For some States, reported levels of R&D expenditures and levels of doctoral scientists and engineers are relatively small. For these cases, sampling error in the surveys associated with these statistics may have bearing on the precision of these data, including State rankings. Particular caution in this regard should be used in comparisons among States with low levels of doctoral scientists and doctoral engineers. For example, South Dakota is ranked lowest in doctoral engineers with an estimated number of 103 in the State, and Wyoming is the next to lowest, with 108. However, according to the survey of doctorate recipients from which these data were obtained, any estimate of 100 doctoral engineers is subject to a standard error of 50, implying that the difference between these two States for this variable is not statistically significant.[11] For 1,000 doctoral engineers, there is a standard error of 150. For doctoral scientists, the standard error for 100 scientists is 40, and for 1,000 scientists it is 140. Readers should consult with the original sources of these data, as listed below, for additional information on standard errors associated with these and other statistics reported.

For information about State Science and Engineering Profiles and R&D Patterns: 1997-98, please contact:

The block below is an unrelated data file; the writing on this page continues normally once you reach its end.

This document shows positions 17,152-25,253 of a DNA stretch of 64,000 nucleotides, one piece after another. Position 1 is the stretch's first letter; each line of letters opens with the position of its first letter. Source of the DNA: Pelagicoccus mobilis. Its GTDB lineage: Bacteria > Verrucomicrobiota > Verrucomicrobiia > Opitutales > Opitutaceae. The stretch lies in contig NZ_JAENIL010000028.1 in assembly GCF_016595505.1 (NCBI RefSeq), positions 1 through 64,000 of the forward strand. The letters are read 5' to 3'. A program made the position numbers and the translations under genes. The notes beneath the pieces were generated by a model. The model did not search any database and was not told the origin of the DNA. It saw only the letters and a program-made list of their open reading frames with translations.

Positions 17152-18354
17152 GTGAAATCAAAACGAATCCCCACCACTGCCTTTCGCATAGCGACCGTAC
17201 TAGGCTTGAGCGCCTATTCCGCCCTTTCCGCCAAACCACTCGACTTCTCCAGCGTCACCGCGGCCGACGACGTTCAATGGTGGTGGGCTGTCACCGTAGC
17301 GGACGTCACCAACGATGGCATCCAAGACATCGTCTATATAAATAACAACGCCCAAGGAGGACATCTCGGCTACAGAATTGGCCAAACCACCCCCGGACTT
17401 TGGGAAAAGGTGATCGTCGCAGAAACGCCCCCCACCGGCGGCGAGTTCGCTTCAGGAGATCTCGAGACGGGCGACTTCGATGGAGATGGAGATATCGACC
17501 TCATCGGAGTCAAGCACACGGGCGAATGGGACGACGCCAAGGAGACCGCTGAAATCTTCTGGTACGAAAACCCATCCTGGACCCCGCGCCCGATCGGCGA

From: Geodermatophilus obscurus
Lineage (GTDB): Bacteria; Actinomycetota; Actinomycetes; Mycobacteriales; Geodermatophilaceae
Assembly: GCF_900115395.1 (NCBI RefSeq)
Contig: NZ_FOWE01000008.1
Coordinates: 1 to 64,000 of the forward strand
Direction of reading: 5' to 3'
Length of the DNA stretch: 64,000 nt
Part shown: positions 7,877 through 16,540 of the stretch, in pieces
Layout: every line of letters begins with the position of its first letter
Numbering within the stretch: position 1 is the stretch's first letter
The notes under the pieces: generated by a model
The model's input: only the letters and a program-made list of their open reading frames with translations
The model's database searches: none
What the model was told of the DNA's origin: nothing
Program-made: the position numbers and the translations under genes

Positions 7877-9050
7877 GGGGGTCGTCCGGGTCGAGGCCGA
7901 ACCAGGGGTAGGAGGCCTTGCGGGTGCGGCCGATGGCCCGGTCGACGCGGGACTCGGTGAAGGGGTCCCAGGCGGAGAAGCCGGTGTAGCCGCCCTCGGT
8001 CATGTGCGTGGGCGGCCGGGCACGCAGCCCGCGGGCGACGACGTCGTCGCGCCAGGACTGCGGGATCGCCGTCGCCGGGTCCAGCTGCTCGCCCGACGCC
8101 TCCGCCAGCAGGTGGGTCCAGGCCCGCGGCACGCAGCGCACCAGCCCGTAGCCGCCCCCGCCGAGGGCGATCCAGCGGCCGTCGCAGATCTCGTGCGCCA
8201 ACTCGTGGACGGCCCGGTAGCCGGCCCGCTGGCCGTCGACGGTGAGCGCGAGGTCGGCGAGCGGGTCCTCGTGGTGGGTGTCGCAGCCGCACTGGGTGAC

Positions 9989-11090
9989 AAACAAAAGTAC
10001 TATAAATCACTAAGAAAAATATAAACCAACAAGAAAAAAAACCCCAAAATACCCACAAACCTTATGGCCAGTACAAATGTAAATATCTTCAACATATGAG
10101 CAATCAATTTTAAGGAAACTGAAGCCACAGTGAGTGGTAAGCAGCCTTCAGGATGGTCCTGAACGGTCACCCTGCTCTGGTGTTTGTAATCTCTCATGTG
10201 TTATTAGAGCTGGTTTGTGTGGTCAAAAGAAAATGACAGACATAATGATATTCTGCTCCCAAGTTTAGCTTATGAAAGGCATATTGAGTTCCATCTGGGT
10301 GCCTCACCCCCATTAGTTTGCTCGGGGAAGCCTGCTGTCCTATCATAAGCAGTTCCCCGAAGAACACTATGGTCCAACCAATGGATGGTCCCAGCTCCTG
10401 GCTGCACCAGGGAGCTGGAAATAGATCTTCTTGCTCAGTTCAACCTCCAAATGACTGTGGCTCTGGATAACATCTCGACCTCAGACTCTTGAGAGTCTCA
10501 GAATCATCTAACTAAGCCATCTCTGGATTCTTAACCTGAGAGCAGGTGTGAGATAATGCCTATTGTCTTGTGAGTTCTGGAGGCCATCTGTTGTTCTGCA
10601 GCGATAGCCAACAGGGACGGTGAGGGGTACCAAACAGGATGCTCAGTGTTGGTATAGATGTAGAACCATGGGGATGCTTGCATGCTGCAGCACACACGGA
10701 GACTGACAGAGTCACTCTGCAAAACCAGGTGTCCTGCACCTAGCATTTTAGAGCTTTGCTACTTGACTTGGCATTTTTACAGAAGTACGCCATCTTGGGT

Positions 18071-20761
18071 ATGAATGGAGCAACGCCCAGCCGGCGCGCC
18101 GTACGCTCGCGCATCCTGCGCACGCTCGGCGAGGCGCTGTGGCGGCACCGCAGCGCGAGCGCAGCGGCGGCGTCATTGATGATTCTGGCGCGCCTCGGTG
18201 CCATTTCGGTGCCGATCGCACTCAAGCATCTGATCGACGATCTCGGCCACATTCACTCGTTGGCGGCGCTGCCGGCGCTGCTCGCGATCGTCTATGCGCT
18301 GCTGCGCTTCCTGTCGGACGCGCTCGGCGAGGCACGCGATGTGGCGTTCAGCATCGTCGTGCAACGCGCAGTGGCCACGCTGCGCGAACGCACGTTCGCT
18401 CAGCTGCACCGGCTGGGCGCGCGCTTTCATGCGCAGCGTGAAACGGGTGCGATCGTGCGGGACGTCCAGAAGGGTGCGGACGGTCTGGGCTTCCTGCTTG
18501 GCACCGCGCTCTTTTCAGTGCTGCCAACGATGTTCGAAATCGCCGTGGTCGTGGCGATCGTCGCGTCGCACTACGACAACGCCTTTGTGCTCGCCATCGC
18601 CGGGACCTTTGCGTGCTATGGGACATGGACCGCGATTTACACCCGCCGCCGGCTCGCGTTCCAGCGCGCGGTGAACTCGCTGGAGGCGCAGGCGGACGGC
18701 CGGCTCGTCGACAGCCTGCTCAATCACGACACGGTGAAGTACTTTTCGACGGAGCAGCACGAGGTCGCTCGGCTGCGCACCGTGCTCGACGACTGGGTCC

Richard J. Bennof
Research and Development Statistics Program
Division of Science Resources Studies
National Science Foundation
4201 Wilson Boulevard, Suite 965
Arlington, VA 22230


Footnotes

[8] “Environmental Sciences” for S&E doctorate degree data are the sum of earth, atmospheric, and ocean sciences. “Life Sciences” for S&E doctorate degree data were defined as including both biological and agricultural sciences. Medical or health-related data are collected but non-S&E health fields are excluded.

[9] Such ties are only treated as such when there are no numberical differences between any two statistics. Alternatively, ties could have also been identified whenever two numbers differ from each other, but by an amount that is not statistically significant. If this other definition had been applied, then many more ties would have been found.

[10] For two variables—personal income per capita and gross State product—the data sources for Puerto Rico differ from those used to obtain State data.

[11] See “Methodological Report of the 1997 Survey of Doctorate Recipients,” National Opinion Research Corporation, March 1999.


Profiles by StateReturn to top of current page

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Alphabetic listing of States Return to top of current page

[Alabama] [Alaska] [Arizona] [Arkansas]

[California] [Colorado] [Connecticut]

[Delaware] [District of Columbia]

[Florida]

[Georgia]

[Hawaii]

[Idaho] [Illinois] [Indiana] [Iowa]

[Kansas] [Kentucky]

[Louisiana]

[Maine] [Maryland] [Massachusetts] [Michigan] [Minnesota] [Mississippi] [Missouri] [Montana]

[Nebraska] [Nevada] [New Hampshire] [New Jersey] [New Mexico] [New York] [North Carolina] [North Dakota]

[Ohio] [Oklahoma] [Oregon]

[Pennsylvania] [Puerto Rico]

[Rhode Island]

[South Carolina] [South Dakota]

[Tennessee] [Texas]

[Utah]

[Vermont] [Virginia]

[Washington] [West Virginia] [Wisconsin] [Wyoming]